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    Getting to 50/50: How Working Couples Can Have It All by Sharing It All

    Kids, husbands, and wives all reap huge benefits when couples commit to share equally as breadwinners and caregivers.  Mothers work without guilt, fathers bond with their kids, and children blossom with the attention of two involved parents. - Amazon Review

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    A toddler's robot ABC book (in Kindle version, for the on-to-go family)!

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    Robot Dreams

    "Graphic novel about a dog and a robot shows us in poignant detail how powerful and fragile relationships are."

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    « Early Childhood Music Education: Where To Begin | Main | Math Counts: The M&M (or Vegetable) Graph »
    Friday
    Jul152011

    Leiby Kletzy: Parenting in the shadow of a tragedy

    By Jill Simeone

     

    Leiby Kletzy, an 8 year old boy, walks home from camp, gets lost, asks a stranger for help, and disappears.  

    Lucas Jackson / ReutersAs I typed my blog earlier this week, just blocks away this horrifying story was unfolding.  Parts of the boy’s body were discovered in a dumpster just a few streets away from our home.  

    This is an unthinkable tragedy for the Kletzy family, and I humbly acknowledge that I have no meaningful advice on how to pick up the pieces and keep living after the loss of a child.

    But the entire city is grieving this event, both for the loss of a child, and for the loss of childhood.  We can’t help but personalize it.   “What does this mean about any family’s safety?” we ask. 

     For several years now, the debates have been raging in the blogosphere:  helicopter parents trading spars with advocates of raising “free range” kids. 

    And everyone is right.  We need to keep our kids safe because scary stuff happens.  On the other hand, if we don’t give them some freedom, they won’t develop the judgment to someday keep themselves safe.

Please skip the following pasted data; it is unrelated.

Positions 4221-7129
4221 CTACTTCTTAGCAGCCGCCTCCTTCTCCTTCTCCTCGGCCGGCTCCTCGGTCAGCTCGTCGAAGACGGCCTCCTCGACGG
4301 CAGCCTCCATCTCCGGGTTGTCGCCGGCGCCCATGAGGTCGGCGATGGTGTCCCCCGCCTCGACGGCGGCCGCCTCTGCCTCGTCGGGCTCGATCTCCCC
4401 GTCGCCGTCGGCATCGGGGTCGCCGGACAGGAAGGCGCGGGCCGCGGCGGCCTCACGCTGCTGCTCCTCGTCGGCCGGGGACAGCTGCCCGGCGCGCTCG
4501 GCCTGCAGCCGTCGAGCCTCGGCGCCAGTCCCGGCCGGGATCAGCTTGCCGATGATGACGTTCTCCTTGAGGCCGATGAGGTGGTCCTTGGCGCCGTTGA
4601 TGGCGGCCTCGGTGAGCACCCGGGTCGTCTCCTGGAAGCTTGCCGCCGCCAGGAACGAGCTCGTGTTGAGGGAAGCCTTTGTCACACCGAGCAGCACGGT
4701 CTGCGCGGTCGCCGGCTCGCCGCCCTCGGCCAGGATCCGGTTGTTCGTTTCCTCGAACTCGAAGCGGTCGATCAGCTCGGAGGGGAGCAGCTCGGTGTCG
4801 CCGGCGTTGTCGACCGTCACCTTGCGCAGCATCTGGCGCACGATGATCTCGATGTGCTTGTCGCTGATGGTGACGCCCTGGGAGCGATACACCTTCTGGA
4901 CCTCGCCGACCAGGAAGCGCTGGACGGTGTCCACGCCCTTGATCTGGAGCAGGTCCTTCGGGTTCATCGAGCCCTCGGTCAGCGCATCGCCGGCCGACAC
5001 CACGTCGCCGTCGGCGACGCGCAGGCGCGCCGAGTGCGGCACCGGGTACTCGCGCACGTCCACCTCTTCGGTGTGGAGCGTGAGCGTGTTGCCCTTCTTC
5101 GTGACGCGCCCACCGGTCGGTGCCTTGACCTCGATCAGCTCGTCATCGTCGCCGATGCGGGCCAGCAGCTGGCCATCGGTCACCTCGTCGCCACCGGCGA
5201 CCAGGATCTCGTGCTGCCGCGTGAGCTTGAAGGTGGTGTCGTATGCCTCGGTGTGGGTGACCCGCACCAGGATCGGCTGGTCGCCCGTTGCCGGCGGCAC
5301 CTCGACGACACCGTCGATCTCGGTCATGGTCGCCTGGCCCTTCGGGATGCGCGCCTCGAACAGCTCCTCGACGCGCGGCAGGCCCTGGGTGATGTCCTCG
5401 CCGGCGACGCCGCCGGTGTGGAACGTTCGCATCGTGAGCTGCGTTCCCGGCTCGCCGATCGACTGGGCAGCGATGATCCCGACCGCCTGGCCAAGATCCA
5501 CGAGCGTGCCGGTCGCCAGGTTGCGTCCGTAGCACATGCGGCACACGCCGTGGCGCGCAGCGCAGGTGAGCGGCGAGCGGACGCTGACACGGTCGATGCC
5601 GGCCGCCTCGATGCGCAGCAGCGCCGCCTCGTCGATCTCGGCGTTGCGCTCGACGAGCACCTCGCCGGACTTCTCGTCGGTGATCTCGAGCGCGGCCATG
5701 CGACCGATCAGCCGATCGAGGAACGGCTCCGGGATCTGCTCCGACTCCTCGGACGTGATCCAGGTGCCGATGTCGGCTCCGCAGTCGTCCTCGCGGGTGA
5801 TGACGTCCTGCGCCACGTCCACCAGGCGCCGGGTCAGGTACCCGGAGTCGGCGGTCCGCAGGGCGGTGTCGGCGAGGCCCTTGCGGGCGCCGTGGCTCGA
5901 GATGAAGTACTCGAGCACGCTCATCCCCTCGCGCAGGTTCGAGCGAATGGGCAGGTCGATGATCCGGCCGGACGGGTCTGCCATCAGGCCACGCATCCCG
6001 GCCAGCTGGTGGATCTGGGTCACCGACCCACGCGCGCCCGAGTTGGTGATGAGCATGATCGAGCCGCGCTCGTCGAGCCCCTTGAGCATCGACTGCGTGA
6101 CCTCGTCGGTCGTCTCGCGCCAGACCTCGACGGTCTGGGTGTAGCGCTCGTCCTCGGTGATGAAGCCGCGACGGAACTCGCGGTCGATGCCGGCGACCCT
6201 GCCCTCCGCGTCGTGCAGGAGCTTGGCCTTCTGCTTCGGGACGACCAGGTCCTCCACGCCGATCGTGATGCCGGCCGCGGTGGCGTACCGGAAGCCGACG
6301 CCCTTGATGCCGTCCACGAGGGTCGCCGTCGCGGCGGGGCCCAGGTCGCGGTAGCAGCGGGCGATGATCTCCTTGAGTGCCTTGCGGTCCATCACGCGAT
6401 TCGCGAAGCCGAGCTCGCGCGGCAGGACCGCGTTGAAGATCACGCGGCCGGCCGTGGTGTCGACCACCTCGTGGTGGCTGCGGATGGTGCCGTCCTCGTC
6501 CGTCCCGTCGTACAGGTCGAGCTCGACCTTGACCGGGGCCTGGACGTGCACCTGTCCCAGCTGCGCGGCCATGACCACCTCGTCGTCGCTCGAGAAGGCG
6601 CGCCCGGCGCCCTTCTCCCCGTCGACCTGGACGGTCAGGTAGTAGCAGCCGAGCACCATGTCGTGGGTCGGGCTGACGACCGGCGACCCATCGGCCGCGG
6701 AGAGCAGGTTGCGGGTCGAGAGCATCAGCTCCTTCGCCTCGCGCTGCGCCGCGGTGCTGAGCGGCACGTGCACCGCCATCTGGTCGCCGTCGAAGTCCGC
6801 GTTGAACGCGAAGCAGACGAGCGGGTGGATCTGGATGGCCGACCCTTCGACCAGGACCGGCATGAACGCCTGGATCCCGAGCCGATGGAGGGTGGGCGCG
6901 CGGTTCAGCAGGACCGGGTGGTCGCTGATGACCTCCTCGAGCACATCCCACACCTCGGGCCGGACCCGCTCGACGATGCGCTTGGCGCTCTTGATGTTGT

So what do we do?  I have asked this question over and over this week, and the best answer I’ve heard so far came from the dentist’s office.  A dental assistant who grew up in the city told my husband (as he lay prone during a root canal) that he remembered pushing his dad for independence as a kid, begging to walk to the store, walk to school alone, etc.  He says his dad finally relented, but for a while, he knows his dad followed him, a half block behind.   This allowed the child to practice independence with a net. 

    Please share your thoughts, too.

    My heartfelt condolences, as a neighbor and mother, to Leiby’s family.

    ****

    Also see....my comments to Lisa Belkin's wonderful NY Times Motherlode blog on this topic.

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    Reader Comments (3)

    My entire childhood was spent thinking up dangerous stuff to do and hoping to survive. Now, as a dad, I want to put my kids in my pocket and never let them get hurt. But then what kind of kids will they be? Tough questions. Few answers.

    July 15, 2011 | Unregistered CommenterErik

    Beyond feeling the deepest sympathy for the family and the community involved in this tragedy- I've also been struggling as I think through these same issues. I was raised by a helicopter mom and I longed to ride my bike alone down the street. Not having had those small freedoms made me resentful as a child and left me (and my mother) unprepared for independence when I left for college. There are no simple answers and these are issues each family negotiates with each of their children on a daily basis. Thanks for this post- putting many people's feelings into words.

    July 15, 2011 | Unregistered CommenterErin

    Erin & Erik...thanks for sharing.

    I'm still struggling with how to best discuss these safety topics with my young kids.
    The main STRANGER book out there is the Berenstain Bears book, which I don't love.
    I think it is too complicated and I end up editing it a lot when I read it.

    Anyone have any other book suggestions to help facilitate the discussion with small kids?

    July 15, 2011 | Registered CommenterJill Simeone

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